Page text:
Voices of the Passion and Easter - Bartholomew

I have imagined the reactions and thought processes of those people involved in the Good Friday and Easter narrative.

I hope that it will assist you to meditate and these events with fresh thoughts.

If there has to be someone in the group with common sense, it had to be me. I gave myself the reputation of being the ‘level-headed one’ in the group that had some real hot-heads (just look at Peter, Simon the Zealot and James so of Zebedee), the ‘soft ones’ (like John) and the ones that were just non-descript.

I admit that there were some things that Jesus said and did that I couldn’t get my head around. For example, there was that occasion when He washed our feet – surely, that was the role of a servant and He was the leader of our group.

Then He talked about being arrested, beaten and crucified as though it was part of His game plan – I mean, does anyone have that as part of their game plan? Afterwards, He informed us, He would be going to His Father and sending someone called the Holy Spirit to be our guide. I mean, it seemed all too incredible.

That and the spookily eerie thing He said around the meal table that one of us was going to betray Him. I couldn’t believe that and neither could any of the others. We all thought that He was pointing the finger at us personally. We were so engrossed in this self-denial that none of us noticed Judas sneaking away, perhaps we though that he was going to get more provisions.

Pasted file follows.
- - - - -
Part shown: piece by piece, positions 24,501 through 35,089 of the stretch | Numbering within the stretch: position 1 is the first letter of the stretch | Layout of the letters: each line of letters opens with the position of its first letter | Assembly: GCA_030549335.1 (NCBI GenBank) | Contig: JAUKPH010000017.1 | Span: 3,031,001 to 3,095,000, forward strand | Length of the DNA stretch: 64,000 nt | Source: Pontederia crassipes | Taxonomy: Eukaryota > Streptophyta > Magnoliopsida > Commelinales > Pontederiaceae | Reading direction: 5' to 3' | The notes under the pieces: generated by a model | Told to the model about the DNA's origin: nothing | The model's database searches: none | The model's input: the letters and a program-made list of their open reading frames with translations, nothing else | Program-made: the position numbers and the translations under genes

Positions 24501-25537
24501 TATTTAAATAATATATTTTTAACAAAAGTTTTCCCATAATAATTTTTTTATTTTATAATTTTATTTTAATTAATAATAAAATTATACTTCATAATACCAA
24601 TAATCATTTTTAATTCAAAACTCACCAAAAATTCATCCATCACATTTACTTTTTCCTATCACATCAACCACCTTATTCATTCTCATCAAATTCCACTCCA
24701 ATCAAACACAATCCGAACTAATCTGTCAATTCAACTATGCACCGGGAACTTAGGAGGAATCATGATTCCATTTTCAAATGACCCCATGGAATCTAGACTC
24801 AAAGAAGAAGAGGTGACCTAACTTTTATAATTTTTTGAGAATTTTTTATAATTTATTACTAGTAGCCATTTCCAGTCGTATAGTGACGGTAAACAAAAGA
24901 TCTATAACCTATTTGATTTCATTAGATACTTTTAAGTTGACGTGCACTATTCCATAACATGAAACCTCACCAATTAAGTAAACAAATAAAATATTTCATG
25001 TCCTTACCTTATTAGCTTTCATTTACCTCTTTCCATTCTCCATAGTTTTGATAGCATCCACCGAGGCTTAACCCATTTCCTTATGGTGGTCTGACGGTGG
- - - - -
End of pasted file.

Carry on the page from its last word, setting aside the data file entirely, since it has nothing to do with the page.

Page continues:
After our walk to the Garden of Gethsemane, I was so tired (after all, it had been a long week and the food we had just had laid upon my stomach) that I took a snooze. I thought that no-one else would notice.

It was only when I heard a commotion that I bolted up straight, barely opening my eyes. I saw the burning torches and the flicker of the light upon the swords that the guards were carrying. I knew that it was danger and that I didn’t want to be part of it. When Judas planted that kiss of ‘a friend’ upon the cheek of Jesus, I realised that this was the beginning of the fruition of all that Jesus had been talking about. It didn’t embolden me, instead it terrified me, so I made for the exit post haste.

It did bother me that I hadn’t stuck behind as I’m sure that Jesus would have minded my back if I had been in trouble. But as someone else had said, ‘discretion is the best part of valour.’

This guilt did sort of bind me to the rest of the group, although I was tempted to hotfoot it back to Galilee. It was in that upper room that Jesus appeared and all the logical things He had been saying was fulfilled – His plan to die and rise again had come true. He had been thinking about me all the time, even when my only thoughts had been for me.